Africa, previously viewed as a marginal location by mainstream investors and companies, is attracting the attention of corporate investors around the world, not least because of its enviable growth rate. Most Africans still live in rural areas, but, with around 4% of the population moving to urban areas every year, the spatial demography of the continent is changing rapidly.
Some of the world's largest institutional investors intend to make their first significant step into Africa over the next five years, according to a recent survey of 158 senior executives by the Economist Intelligence Unit. For instance, two-thirds of those interested in frontier countries identified African markets as having the greatest opportunity, and expect to have some exposure in the next ten years.
Potential investors are not interested purely in national markets. Today there are already more than 50 African cities with populations of over one million people, and several cities larger than London. People in cities are easier to reach—and they spend more than their rural counterparts. Between 1980 and 2010 the number of “middle-class” consumers in Africa more than doubled. Defining the middle class as those with a daily consumption of US$2-20 per day in 2005 PPP US dollars, the middle class accounted for around 34% of the population, or a market or over 300 million people.
Thus, an increasing number of companies are seeking to set strategy at city level. This brings with it its own challenges, however. There is enormous variation in spending power between different African countries, but also within each country.
To meet this need, the Economist Intelligence Unit (EIU), working in collaboration with the Economist Corporate Network, carried out a syndicated research programme of 25 African cities (across 19 countries) that are of particular interest to corporates: Abidjan; Abuja; Accra; Addis Ababa; Alexandria; Algiers; Cairo; Cape Town; Casablanca; Dakar; Dar es Salaam; Douala; Durban; Johannesburg; Kampala; Khartoum; Kumasi; Lagos; Luanda; Lusaka; Maputo; Mombasa; Nairobi; Tripoli and Tunis. These represent some of the best opportunities for growth in 2013 and beyond. But up until now there have been few city data studies to support the case, and strategy, for market entry.
The EIU's Africa Cities tool provides a unique set of city-level data—household and business demographics—as well as a cost-of-living index, which was compiled through extensive primary and secondary research. Examples of city indicators include total population by gender; expenditure by household; and the number of businesses. The cost-of-living index—which covers the cost of over 100 products across 12 different categories of expenditure—is weighted according to a standardised criterion that reflects the share of income spent on each category by the general population.
The findings and insights of the data, which includes more than 5,000 data points, are valuable tools for government and business alike. Key findings include:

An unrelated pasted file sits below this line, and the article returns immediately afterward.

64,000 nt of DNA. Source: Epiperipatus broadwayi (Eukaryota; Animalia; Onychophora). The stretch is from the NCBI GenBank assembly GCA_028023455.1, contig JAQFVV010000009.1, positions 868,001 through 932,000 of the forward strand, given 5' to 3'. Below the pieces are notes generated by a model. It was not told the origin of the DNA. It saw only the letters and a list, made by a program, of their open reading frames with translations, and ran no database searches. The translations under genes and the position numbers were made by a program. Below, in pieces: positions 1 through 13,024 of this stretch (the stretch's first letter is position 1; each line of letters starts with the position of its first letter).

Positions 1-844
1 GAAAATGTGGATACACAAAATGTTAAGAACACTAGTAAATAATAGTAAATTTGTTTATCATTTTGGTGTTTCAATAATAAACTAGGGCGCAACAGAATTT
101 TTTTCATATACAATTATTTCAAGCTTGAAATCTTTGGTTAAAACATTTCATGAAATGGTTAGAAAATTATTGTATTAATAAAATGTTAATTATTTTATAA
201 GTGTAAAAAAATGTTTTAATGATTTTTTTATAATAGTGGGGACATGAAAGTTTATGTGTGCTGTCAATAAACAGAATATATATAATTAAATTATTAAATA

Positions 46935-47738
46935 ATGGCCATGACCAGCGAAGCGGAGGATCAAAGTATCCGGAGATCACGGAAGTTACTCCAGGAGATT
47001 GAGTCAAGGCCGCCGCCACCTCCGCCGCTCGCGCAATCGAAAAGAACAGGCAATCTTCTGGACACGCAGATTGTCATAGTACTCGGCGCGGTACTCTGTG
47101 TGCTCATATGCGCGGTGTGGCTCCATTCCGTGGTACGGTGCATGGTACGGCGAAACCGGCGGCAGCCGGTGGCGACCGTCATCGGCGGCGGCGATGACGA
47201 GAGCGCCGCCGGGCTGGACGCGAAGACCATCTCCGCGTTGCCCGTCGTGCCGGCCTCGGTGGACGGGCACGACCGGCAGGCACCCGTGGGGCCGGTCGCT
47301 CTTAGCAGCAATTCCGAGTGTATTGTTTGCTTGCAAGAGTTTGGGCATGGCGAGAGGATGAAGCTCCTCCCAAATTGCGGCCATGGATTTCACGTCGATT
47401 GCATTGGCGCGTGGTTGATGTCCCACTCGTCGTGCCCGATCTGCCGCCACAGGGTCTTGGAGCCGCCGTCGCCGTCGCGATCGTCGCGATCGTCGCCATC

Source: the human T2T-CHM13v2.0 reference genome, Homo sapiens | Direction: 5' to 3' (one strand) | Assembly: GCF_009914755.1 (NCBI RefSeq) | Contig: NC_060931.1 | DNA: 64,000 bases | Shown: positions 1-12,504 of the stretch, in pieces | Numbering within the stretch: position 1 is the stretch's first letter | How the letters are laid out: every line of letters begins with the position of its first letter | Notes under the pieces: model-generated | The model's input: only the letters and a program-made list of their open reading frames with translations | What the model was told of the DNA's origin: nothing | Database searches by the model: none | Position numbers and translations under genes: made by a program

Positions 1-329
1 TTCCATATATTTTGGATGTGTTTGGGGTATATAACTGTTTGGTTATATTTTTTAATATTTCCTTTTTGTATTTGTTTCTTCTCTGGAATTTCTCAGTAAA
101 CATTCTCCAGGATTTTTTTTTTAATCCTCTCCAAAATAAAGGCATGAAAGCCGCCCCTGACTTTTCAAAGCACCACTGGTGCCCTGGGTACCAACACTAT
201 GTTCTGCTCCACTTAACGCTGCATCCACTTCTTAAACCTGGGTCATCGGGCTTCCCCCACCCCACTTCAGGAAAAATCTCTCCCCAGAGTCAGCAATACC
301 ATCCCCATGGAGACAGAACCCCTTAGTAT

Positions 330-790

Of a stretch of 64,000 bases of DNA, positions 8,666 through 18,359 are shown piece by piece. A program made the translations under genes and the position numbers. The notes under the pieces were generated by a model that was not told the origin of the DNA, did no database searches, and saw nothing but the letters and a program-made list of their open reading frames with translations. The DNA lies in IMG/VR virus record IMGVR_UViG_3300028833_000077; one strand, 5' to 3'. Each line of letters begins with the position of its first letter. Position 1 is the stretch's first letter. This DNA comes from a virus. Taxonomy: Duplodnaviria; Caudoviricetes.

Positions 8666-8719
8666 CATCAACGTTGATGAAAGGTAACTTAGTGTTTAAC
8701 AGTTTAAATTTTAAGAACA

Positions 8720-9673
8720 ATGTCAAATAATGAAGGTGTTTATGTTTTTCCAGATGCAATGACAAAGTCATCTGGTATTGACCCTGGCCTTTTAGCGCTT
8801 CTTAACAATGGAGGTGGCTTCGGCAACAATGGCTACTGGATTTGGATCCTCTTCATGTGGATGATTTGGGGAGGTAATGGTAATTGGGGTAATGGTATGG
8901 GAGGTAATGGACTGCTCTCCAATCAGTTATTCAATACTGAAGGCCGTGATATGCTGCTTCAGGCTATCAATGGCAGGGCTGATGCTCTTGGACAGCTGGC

• City dwellers tend to spend roughly twice what people living in rural areas spend.
• 30% of Lagos households earn over US$10,000 per year, compared to just 17% of households in Johannesburg.
• More than two-fifths of the populations of Luanda, Lusaka and Kampala are under the age of 15.
• Abidjan is the third most expensive city after Luanda and Johannesburg, with the highest prices for restaurants and hotels.
• Expenditure per capita differs markedly across cities, depending on the product in question. For instance, per capita spending on furnishings, household equipment and routine household maintenance is virtually identical in Cairo and Dakar–at just over US$100–whereas per capita spending in Cairo on entertainment (US$62) is double that in the Senegalese capital.
• The number of registered businesses in Lusaka is growing at close to 10% per year.
The results of the study are displayed in the form of an interactive Excel-based tool, with a range of analytical tools intended to allow cross-city comparisons, as well as deeper dives into a specific city and indicator. Users can, for example, view the data in the form of a map, chart or table. The filter allows sub-regional comparisons across cities, showing clearly which cities are doing well and offer the greatest potential for business opportunity. The cost of living index covers more than 100 items for each city, providing an unrivalled level of detail and the flexibility for users to adjust the basket of goods.
This is the first study of its kind and brings together a wealth of information—much of it brand new. Plans are already being developed to add more cities and also medium and long-term forecast for the city data.
For more information on the EIU's Africa cities capabilities and the tool for your organisation, please email AfricaCities@eiu.com.
Tel: +44 (0)20 7592 7926
Tel: + 1 646 359 2173
About the Economist Intelligence Unit
The Economist Intelligence Unit (EIU) is the world's leading resource for economic and business research, forecasting and analysis. It provides accurate and impartial intelligence for companies, government agencies, financial institutions and academic organisations around the globe, inspiring business leaders to act with confidence since 1946. EIU products include its flagship Country Reports service, providing political and economic analysis for 195 countries, and a portfolio of subscription-based data and forecasting services. The company also undertakes bespoke research and analysis projects on individual markets and business sectors. More information is available at www.eiu.com. The EIU is headquartered in London, UK, with offices in more than 40 cities and a network of some 650 country experts and analysts worldwide. It operates independently as the business-to-business arm of The Economist Group, the leading source of analysis on international business and world affairs.
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